The Americans with Disabilities Act has been the most encompassing yet confusing piece of civil rights legislation during the past two decades.
It’s also a passion of Chai Feldblum, one of five commissioners with the Equal Employment Opportunity Commission in Washington. Feldblum was one of the architects of the original Americans with Disabilities Act of 1990 and later worked extensively on legislative amendments that greatly expanded the number of people who are now protected by the landmark legislation.
Feldblum was in Houston recently visiting the EEOC offices and spoke with the Chronicle’s L.M. Sixel about disability rights and other civil rights at work. Edited excerpts:
Q: Do enough workers know to ask for reasonable accommodations at their jobs?
A: I think the answer is no. They think that if they don’t use a wheelchair or aren’t blind or deaf, they don’t have civil rights.
Of course they have civil rights. If they have any medical condition that, without their medication or their devices, limits them in some major function, they are a person with a disability who has the right to ask for a reasonable accommodation.
Q: What would you like to do to spread the word?
A: I want to use the bully pulpit of being a commissioner to get out there to talk to both employers and employees about what the new ADA does for them and how this new law can hopefully encourage effective management.
If someone has a medical condition and because of that they’re not performing the job, their supervisor should say, "You aren’t performing well. Let’s have a discussion and if it’s because of a medical condition, you should know you have a right — I have an obligation – to see if I can reasonably accommodate you so you can perform up to standard."
Those conversations don’t happen. Employees don’t bring it up, and employers think they can’t talk about anything medical.
Q: Are companies spending enough money on training first-line supervisors about disability accommodations?
A: They don’t train the supervisors on how to handle those kind of requests if a person comes forward and says, "I have this medical condition, and it means I can’t be here at 9:30. Can we talk about a flexible schedule for me? Can I start at 10?"
Instead they say, "Oh no. We start here at 9:30."
I don’t think a case has been made to them that this is a cost-effective action. They think it’s a luxury to invest in the upfront training so supervisors know how to respond to these requests. And at a second level, how to open up a conversation if it looks like it might be something going on connected to a medical situation.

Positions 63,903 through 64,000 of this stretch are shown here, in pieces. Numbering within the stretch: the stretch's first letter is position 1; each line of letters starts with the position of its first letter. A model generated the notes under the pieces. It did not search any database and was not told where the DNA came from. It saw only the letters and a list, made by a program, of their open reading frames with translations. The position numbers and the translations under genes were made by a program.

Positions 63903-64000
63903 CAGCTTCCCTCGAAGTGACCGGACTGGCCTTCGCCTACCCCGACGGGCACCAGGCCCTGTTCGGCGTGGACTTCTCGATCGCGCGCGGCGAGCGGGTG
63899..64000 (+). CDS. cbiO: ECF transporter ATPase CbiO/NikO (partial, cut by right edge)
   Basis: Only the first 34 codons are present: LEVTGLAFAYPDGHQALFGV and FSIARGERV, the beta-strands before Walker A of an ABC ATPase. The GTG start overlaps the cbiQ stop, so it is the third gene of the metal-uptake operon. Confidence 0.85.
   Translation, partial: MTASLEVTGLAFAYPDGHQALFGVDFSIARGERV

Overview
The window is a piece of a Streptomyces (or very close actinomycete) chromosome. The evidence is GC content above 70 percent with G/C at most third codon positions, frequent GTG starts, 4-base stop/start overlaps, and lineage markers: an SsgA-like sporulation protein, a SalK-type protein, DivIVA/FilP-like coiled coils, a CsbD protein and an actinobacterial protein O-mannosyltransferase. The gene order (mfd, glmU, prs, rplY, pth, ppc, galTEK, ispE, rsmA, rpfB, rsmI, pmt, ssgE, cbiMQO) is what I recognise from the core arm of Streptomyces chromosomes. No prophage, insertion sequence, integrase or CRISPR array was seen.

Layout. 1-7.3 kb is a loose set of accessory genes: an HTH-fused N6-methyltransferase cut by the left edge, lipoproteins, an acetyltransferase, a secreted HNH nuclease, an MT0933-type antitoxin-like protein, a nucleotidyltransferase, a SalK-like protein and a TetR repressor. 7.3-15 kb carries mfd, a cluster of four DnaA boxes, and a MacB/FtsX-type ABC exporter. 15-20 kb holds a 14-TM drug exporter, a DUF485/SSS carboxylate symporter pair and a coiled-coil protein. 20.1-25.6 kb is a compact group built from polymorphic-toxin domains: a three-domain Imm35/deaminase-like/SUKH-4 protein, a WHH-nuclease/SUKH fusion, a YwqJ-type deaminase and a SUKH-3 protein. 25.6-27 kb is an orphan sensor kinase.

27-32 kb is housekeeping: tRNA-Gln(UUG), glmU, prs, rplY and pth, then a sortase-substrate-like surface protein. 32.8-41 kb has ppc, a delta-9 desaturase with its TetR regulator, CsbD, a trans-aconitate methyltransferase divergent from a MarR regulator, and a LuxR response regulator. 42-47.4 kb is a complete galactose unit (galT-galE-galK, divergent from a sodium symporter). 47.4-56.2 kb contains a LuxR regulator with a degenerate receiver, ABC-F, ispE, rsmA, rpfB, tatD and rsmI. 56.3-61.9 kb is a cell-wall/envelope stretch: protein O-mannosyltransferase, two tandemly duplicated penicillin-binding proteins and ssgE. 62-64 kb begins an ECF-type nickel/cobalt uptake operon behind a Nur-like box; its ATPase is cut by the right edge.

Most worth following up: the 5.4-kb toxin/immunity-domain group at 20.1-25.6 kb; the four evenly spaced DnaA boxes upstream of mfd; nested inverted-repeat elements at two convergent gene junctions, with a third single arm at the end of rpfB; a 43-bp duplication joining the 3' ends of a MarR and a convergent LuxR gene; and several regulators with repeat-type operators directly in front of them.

Q: The Civil Rights Act is 46 years old. Why are we still seeing nooses and other historic symbols of racism at work?
A: When the EEOC went into business in July 1965, the racism then was blatant and horrific. We have moved so much forward in some of those areas, which is why we have to deal with some of the new issues like religious discrimination and sexual orientation discrimination.
But we are kidding ourselves if we think we have rid ourselves of racism and sexism. We haven’t. In fact, it’s even more dangerous now because people think we have overcome it. In the Atlanta office, someone told me they handled a segregated bathroom case.
Q: How about discrimination against Muslims? Has there been a spike?
A: The statistics show that discrimination has increased against Muslims both in straight-out harassment as well as accommodating folks who are Muslim.
To me the problem here is for the people who have not been brought up religious, and in particular who have not been brought up in a religion that requires you to act in certain ways like pray at certain times, not eat certain things and not work at certain times. People who don’t have that understanding of religion are not sympathetic to people who say I need to pray in this 45-minute window. They just kind of think: Well, just pray another time, get over it. They don’t get the sense of the commanded piece of this; that I’m commanded by God to pray during this 45 minutes.
As someone who grew up in a religious setting, I am very sympathetic. I get it in my gut. And I also understand there are employers and supervisors who don’t get it in their gut.